Blogger jaydro said...

I've already said what I thought of Titanic: I hated it.
I would rate it about even with The Hindenburg, though I haven't seen that one in forever, and it wasn't nearly as disappointing because I didn't expect as much. And of course, it didn't dominate the Oscars. No great love story for the teenage girls, either, but it did have Nazis!

Just a few reactions: Titanic is only the most recent mega-blockbuster, but sits in the lower half of the all-time top ten when adjusted for inflation or just by estimated tickets sold (wonder what the list looks like when you take out rereleases?). The '70's and '80's seemed to be full of blockbusters in comparison.

Maybe I'm wrong, but I thought Titanic had a huge marketing campaign at the time. A new multiplex that opened that year had a giant cardboard stern of the ship sticking up from the floor of the middle of the lobby, with the original missed release date on it--it was there for many many months. There was a lot of negative news about it, but there was a lot of general anticipation among the public, too.

Anyway, for me seeing The Hindenburg on the big screen was more of a thrill than the Titanic because while we have cruise ships larger than that now, we have nothing to compare with the 1930's golden age of airships.

And I was something of a Titanic fan, having been captivated by Clive Cussler's novel Raise the Titanic and then colossally disappointed in its film version. At some point I also read Walter Lord's A Night to Remember. I knew the correct song the orchestra was playing as the ship went down. I had the CD of Gavin Bryars' The Sinking of the Titanic.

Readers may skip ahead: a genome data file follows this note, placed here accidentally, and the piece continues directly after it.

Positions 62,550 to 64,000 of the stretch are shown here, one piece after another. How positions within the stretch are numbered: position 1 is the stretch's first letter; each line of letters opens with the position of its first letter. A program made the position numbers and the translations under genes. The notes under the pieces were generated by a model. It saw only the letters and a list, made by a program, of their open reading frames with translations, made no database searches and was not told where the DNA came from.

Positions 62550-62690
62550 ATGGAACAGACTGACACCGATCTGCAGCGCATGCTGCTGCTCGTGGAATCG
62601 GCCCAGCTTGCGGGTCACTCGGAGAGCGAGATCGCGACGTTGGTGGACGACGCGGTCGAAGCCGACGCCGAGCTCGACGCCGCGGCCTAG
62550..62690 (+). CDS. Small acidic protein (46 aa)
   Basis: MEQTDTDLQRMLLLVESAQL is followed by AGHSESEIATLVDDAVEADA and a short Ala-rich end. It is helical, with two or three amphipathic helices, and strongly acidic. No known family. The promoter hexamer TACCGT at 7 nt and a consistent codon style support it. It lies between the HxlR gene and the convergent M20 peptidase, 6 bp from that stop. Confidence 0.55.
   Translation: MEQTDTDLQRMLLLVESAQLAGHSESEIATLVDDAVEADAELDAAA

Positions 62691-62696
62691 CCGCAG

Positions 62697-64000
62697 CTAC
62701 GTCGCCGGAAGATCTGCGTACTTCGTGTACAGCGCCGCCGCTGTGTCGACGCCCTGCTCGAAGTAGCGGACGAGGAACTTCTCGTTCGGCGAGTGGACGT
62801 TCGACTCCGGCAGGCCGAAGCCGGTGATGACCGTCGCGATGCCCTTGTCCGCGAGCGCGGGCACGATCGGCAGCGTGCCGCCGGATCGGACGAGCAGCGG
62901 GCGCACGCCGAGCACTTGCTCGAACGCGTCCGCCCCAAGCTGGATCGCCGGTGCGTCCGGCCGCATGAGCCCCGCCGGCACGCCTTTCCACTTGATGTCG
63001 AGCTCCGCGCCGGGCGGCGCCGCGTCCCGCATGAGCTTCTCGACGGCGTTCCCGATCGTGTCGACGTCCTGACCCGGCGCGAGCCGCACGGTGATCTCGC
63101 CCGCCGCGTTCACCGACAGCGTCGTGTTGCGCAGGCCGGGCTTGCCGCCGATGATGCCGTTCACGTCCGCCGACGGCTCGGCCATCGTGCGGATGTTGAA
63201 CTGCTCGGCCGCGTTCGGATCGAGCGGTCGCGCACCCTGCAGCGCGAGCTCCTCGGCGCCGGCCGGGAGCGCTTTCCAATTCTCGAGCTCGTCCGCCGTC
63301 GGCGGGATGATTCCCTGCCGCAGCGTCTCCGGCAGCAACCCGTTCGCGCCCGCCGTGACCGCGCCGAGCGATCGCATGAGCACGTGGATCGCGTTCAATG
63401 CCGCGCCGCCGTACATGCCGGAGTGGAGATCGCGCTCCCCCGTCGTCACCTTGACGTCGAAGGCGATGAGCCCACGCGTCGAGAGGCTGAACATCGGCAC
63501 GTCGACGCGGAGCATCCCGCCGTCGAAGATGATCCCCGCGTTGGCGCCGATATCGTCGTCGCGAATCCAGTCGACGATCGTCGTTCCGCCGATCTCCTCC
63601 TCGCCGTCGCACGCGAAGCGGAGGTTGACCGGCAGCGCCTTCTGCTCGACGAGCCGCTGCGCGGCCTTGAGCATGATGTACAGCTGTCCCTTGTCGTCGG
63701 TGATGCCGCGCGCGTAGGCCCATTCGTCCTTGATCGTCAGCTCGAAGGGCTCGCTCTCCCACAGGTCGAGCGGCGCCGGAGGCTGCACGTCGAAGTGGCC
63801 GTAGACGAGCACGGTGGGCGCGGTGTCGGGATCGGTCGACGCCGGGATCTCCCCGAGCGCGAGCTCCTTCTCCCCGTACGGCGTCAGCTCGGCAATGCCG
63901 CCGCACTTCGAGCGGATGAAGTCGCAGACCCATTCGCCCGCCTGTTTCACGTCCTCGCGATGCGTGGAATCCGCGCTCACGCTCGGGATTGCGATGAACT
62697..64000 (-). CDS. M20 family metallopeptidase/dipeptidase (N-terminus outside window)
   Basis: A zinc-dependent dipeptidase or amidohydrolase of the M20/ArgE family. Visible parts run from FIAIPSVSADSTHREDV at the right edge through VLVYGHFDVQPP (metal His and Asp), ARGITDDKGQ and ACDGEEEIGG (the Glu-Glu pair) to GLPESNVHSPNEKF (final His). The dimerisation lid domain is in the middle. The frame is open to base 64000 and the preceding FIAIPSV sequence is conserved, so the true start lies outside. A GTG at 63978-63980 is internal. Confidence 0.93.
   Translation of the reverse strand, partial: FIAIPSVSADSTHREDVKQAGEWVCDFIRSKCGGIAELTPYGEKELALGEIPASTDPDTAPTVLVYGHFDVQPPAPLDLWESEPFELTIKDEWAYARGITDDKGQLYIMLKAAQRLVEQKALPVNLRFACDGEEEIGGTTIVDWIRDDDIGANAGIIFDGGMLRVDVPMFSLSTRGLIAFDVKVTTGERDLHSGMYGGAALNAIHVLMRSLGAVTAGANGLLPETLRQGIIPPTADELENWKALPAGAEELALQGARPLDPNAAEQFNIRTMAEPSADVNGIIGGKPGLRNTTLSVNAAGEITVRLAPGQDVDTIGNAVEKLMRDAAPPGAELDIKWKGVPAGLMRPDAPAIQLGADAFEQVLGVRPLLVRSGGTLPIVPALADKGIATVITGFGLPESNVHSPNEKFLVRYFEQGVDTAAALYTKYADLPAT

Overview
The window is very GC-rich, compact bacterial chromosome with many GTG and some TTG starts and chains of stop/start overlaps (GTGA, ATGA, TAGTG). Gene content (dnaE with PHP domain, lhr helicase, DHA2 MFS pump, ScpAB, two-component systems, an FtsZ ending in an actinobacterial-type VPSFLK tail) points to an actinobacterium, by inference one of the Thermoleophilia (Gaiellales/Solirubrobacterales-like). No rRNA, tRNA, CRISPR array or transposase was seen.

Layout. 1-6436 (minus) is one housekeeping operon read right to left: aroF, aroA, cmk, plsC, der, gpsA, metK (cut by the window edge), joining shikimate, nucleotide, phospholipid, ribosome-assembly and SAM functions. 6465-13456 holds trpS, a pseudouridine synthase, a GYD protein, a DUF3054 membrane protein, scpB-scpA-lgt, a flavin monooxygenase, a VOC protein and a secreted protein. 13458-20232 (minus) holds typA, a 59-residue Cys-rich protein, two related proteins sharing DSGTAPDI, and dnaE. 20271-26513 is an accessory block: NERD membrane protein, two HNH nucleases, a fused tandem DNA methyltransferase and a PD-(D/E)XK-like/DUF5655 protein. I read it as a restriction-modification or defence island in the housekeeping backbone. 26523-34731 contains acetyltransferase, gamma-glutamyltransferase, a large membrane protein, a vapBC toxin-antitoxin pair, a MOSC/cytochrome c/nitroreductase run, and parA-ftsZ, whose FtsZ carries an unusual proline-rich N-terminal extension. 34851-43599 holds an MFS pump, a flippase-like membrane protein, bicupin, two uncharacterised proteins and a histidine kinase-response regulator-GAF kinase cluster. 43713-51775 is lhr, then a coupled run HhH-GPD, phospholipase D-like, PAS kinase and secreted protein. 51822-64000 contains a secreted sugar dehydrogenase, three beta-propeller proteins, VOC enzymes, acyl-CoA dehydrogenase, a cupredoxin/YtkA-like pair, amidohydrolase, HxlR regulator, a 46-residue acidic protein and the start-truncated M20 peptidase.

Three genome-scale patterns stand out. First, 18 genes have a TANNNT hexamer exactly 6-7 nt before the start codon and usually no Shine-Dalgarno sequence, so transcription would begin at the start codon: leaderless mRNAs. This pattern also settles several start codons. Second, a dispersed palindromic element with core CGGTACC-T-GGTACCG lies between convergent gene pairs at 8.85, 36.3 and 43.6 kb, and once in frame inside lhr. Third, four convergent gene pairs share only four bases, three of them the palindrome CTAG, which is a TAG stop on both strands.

So maybe I was too much of a fan for James Cameron, whom I've come to believe is a pretty shallow filmmaker, to please me. I mean, I liked Terminator, but I've mostly disliked, been unimpressed, or just frustrated with his other films, though they can have their moments.

Oh, and I'm a Star Wars fan and Empire isn't my favorite, but neither is Return of the Jedi: Star Wars is. So there.

2/27/2007 06:17:00 PM  
Blogger Count Olaf said...

Oh, and I'm a Star Wars fan and Empire isn't my favorite, but neither is Return of the Jedi: Star Wars is. So there.

You'd still be given more of a pass than I would....

2/28/2007 11:09:00 AM  
Blogger Nick said...

Empire is the cynical, black-hearted of the original trilogy, so therefore all the 'cool' people like it. Like me!

But on the other hand, one could argue that fighting over which is the 'cooler' Star Wars film is like fighting over who has the coolest Transformer toy. Maybe it shouldn't enter into the equation.

That did wonders for Waterworld!

Well, it was the only reason I saw it, anyway.

2/28/2007 12:23:00 PM